Technology is an interesting thing. In many ways, it has opened doors and advanced our understanding of mental health on a global scale. On the other hand, there is mounting evidence that technology - particularly the Internet and Internet-based platforms such as social media sites and smartphone apps - can have negative effects on mental health in a variety of ways. Some research suggests a link between social media use and mental health concerns such as anxiety and depression. Beyond that, there are indirect effects like the effect of screen use (and brightness) on sleep quality (something every college students can never get enough of, amirite?). I think the major thing to keep in mind here is the old adage “everything in moderation”. Not only that, but as the stigma of mental health has been decreasing, major tech companies have been harnessing their brain power to figure out ways to use technology and apps to help improve the mental health of today’s generation.
Technology: A Force for Good?
As a neophyte clinician, I find that technology resources are great tools to supplement traditional counseling services, as well as a way for counselors to reach larger populations than we typically serve on an individual basis. Not only that, but how much of your day do you spend looking at your phone? Be honest. No judgement here; we all do it. Now let me ask you this: would you be willing to use 5-10 minutes a day of that screen time if it could help you feel better, more present, calm, less anxious, more productive, happier, well-rested, etc.? Seems like a no-brainer to me. This is where mental health and wellness apps come in.
We all have apps on our phones and I don’t know too many people that go anywhere without their phone. How cool would it be to know that no matter where you are when anxiety, stress, or depression kicks up a notch, you could take out your phone and have a coping resource at your fingertips?
The Starter Pack
With that in mind, several trainees here at the center (shoutout to Sarah Milam and Chelsea Latorre!) have been compiling lists of mental health and wellness apps as a resource for many of our student clients and I thought I’d pass them along. I’ve tried to categorize them so that you can narrow down your choices based on your needs and interests.
Mindfulness and Deep Breathing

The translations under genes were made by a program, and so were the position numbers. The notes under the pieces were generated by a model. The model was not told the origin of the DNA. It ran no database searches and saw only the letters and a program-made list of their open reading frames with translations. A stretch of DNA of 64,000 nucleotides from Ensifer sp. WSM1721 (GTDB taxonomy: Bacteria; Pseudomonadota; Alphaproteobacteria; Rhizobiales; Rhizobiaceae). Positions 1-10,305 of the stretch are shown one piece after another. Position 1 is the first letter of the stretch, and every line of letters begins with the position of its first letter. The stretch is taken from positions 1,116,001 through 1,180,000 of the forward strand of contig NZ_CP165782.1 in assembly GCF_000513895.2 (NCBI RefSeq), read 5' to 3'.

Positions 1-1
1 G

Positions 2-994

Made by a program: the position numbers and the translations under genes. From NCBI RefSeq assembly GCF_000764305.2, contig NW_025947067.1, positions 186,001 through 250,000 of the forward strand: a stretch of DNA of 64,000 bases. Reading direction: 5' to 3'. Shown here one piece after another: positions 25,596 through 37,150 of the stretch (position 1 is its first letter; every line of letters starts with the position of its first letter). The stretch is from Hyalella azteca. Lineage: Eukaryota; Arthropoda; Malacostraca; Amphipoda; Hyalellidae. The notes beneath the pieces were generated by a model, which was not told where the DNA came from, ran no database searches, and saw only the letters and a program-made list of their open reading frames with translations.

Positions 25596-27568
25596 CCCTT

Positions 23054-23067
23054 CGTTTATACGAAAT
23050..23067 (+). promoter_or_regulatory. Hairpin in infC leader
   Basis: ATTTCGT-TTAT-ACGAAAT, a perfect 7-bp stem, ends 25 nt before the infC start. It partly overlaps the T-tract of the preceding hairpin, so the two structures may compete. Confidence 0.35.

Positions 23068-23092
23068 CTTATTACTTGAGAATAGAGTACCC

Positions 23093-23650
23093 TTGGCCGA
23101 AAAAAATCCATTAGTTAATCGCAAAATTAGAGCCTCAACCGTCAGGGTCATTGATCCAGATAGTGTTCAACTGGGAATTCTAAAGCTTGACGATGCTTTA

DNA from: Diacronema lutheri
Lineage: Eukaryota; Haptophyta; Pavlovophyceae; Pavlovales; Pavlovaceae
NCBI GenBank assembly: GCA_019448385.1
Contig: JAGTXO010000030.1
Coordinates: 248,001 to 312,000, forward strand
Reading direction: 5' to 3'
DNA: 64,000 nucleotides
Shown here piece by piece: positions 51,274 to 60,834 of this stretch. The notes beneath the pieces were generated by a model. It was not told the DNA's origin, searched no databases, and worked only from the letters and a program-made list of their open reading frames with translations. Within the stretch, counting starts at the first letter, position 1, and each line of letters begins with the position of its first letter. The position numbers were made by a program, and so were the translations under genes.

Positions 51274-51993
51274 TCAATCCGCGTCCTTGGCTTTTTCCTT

Therapy-based Symptom Management
Is It for You?
This is just a starter-pack on some of the apps that exist in the mental health and wellness realm. A great place to start is first to take some time to reflect on this question I often ask clients, “if there is one small thing you could do that might have the biggest impact on improving your day, what would that look like?” Perhaps for you, that might include downloading an app that guides you through some breathing exercises!
One thing I encourage you to keep in mind in exploring the world of self-help apps is this: it’s a trial and error process. Try one out, see if you like, if it’s not for you, that’s okay! You gave it a try and know just a bit more about yourself then before. Also, these apps may be a huge assist when it comes to managing anxiety, stress, depression but *disclaimer* if they aren’t providing you with the level of support you need, that’s okay too! (Here comes the plug.)
If more on-going support is what you need, we’re here for you. Come by the Carruth Center and we’ll get you connected. I personally believe that a combination of approaches to mental health is the best medicine, so if you decide to seek support at the center, I encourage you to share your experience with any of the above apps or others! We’re always looking for ways to support our students.
Consider scheduling an appointment with a clinician at the Carruth Center; they can help you learn strategies through free group or individual counseling. Our center also offers free drop-in hours from 8:15 AM to 3:00 PM Monday-Friday. Questions? Need more information? Give the center a call at 304-293-4431.
Kate is a 4th year study in the combined Ph.D.
Sport, Exercise, Performance Psychology Program/ M.A. Clinical Mental Health
Counseling program at WVU. She is a clinical trainee at the Carruth Center
where she provides personal counseling and group services. Outside of Carruth,
she supervises community-based adaptive sport and physical education program for
the Monongalia County School District and coordinates the community LAP
gymnastics program through WVU. Outside of school, Kate can usually be found in
the gym lifting, out on the river fishing, or talking up a storm about all
things health, nutrition, and wellness!